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The Good, The Bad and The TBD Of Medical Cannabis Legal Decisions (UPDATED)
The medical cannabis movement has seen no shortage of pivotal court cases over the years. From Robert Randall’s landmark victory winning the right to use medical cannabis to Ed Rosenthal’s controversial conviction for cultivation that five members of the jury recanted when given information about Rosenthal’s role as a medical grower for the city of Oakland that had been suppressed during the trial the courts have played a key role advancing and sometimes blocking progress on the issue.
While we hope that with Congress and President Obama taking important steps to protect medical cannabis patients we’ll see fewer of the types of court cases that have caused so much senseless pain, there is little doubt the courts will continue to be worth watching in the coming years. Here’s some recent important court cases you might have missed.
The Good: New Mexico Patients Win Greater Freedom of Choice
Medical cannabis is very often a medicine of last resort, but why? Given the powerful benefits of cannabis and it’s extremely impressive safety profile its probably safe to say that lack of safe access is a big factor. No matter what the reason, we’re confident that letting patients and their doctors decide when to try cannabis is the right thing to do.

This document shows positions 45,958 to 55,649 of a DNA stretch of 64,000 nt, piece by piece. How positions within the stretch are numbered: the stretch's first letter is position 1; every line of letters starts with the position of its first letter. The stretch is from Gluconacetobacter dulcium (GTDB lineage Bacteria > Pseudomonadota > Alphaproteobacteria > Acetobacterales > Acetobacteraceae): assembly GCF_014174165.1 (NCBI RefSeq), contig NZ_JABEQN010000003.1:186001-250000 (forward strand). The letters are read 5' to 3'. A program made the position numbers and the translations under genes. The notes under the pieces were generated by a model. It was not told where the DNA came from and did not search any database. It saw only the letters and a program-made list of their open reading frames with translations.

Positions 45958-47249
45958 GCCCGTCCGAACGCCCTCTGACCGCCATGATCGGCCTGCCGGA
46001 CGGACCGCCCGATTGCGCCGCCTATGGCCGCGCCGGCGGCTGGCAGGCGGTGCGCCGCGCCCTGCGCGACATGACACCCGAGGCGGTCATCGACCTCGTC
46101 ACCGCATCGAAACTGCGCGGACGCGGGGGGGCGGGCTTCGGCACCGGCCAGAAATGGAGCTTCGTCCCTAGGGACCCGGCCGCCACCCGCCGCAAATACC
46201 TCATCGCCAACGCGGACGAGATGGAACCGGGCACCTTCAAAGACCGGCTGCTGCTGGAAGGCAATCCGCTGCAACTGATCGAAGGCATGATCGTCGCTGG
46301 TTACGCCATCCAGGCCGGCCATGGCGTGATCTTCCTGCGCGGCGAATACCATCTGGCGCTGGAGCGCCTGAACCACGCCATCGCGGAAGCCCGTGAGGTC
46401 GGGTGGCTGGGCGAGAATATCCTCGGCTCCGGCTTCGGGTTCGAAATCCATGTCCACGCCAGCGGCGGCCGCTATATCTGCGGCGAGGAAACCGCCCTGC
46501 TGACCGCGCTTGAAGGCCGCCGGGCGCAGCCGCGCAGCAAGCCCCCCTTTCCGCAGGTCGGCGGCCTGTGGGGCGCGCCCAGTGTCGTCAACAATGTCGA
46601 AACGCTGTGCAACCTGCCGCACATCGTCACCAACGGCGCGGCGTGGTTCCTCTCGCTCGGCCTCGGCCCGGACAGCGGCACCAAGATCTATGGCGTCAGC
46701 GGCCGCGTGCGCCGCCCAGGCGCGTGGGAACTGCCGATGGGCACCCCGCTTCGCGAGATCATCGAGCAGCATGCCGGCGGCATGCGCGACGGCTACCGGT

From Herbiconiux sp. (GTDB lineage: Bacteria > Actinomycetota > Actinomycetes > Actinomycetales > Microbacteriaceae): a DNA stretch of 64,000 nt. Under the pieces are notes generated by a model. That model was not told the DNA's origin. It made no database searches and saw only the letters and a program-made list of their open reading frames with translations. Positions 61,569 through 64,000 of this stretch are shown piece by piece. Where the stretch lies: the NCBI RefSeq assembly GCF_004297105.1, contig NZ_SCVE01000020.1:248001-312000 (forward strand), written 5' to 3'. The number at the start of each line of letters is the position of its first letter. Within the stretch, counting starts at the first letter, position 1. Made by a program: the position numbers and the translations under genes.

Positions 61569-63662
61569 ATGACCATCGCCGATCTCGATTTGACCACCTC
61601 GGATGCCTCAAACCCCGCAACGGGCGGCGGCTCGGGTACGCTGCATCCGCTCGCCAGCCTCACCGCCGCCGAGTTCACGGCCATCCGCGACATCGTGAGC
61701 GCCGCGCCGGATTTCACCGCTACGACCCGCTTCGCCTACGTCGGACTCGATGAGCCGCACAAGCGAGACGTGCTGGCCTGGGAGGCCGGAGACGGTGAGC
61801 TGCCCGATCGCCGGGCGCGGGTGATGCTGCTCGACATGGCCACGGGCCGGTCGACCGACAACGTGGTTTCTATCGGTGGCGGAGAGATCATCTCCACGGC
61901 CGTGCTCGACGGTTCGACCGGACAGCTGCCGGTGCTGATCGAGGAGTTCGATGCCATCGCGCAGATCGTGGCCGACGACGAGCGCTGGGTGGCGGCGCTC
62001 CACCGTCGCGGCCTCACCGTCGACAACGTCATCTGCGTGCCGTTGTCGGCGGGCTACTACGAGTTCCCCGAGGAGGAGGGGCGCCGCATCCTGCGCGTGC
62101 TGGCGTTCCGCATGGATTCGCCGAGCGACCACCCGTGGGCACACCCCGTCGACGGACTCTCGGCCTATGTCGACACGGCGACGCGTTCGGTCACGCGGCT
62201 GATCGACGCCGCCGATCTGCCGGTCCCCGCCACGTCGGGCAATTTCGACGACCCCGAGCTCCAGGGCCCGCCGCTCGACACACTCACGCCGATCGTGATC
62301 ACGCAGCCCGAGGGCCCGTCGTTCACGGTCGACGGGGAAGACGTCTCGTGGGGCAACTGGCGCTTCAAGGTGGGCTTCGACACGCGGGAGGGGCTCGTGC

Last week state District Judge David Thomson agreed striking down a New Mexico law requiring patients exhaust “standard treatment” options before joining the medical cannabis program. The lawsuit was brought by Santa Fe psychiatrist Carola Kieve who hailed the decision saying, “Beginning today doctors and patients in New Mexico will be able to make together important decisions about care and treatment without interference from state government.”
Letting decisions be made by doctors and patients is a key tenant of the medical cannabis movement and we hope to see more states recognize that cannabis shouldn't be exclusively a last course of action.
The Bad: Cannabis Remains a Schedule I Drug
The classification of cannabis as a schedule I drug was about politics and not science from day one. Despite many legal challenges and petitions to have cannabis rescheduled common sense has repeatedly lost out.
Last month some had pegged their hopes for reclassification to U.S. District Judge Kimberly Mueller, who had held a hearing on the constitutionality of cannabis as a schedule I drug. Unfortunately yet again the government was able to keep cannabis as a schedule I drug.
The TBD: Colorado Defends Its Laws From Legal Challenges
Earlier this year Nebraska and Oklahoma filed a federal against Colorado claiming that Colorado’s recent legalization of cannabis is unconstitutional under federal law. While the case is not immediately about medical cannabis, if Nebraska and Oklahoma are successful it could set a precedent that could undermine medical cannabis programs by extension. Although it’s a long shot that Colorado will lose, it’s too important a case to ignore. Last week Colorado asked the Supreme Court to toss out the lawsuit.
The Supreme Court has asked the US solicitor general’s office to file a brief expressing its views on the case.
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